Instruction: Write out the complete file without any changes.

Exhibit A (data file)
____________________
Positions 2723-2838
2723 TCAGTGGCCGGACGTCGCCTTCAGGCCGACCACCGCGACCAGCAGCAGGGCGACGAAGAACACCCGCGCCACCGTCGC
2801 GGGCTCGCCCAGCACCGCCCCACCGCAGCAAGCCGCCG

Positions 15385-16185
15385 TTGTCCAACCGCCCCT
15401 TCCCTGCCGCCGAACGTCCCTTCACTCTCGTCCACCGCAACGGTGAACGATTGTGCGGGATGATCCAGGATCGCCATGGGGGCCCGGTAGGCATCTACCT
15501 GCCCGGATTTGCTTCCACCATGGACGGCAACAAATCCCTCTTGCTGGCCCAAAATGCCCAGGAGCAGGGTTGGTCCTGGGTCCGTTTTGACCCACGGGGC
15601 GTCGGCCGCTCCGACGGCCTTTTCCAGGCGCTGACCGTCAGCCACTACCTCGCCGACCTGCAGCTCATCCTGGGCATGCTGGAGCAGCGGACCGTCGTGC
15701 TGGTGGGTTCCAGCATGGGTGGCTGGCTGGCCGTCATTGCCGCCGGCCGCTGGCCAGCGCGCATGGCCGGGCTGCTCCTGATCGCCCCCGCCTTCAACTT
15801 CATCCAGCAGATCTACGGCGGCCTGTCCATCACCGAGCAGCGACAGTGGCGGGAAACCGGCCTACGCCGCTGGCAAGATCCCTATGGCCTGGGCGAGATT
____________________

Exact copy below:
Positions 2723-2838
2723 TCAGTGGCCGGACGTCGCCTTCAGGCCGACCACCGCGACCAGCAGCAGGGCGACGAAGAACACCCGCGCCACCGTCGC
2801 GGGCTCGCCCAGCACCGCCCCACCGCAGCAAGCCGCCG

Positions 15385-16185
15385 TTGTCCAACCGCCCCT
15401 TCCCTGCCGCCGAACGTCCCTTCACTCTCGTCCACCGCAACGGTGAACGATTGTGCGGGATGATCCAGGATCGCCATGGGGGCCCGGTAGGCATCTACCT
15501 GCCCGGATTTGCTTCCACCATGGACGGCAACAAATCCCTCTTGCTGGCCCAAAATGCCCAGGAGCAGGGTTGGTCCTGGGTCCGTTTTGACCCACGGGGC
15601 GTCGGCCGCTCCGACGGCCTTTTCCAGGCGCTGACCGTCAGCCACTACCTCGCCGACCTGCAGCTCATCCTGGGCATGCTGGAGCAGCGGACCGTCGTGC
15701 TGGTGGGTTCCAGCATGGGTGGCTGGCTGGCCGTCATTGCCGCCGGCCGCTGGCCAGCGCGCATGGCCGGGCTGCTCCTGATCGCCCCCGCCTTCAACTT
15801 CATCCAGCAGATCTACGGCGGCCTGTCCATCACCGAGCAGCGACAGTGGCGGGAAACCGGCCTACGCCGCTGGCAAGATCCCTATGGCCTGGGCGAGATT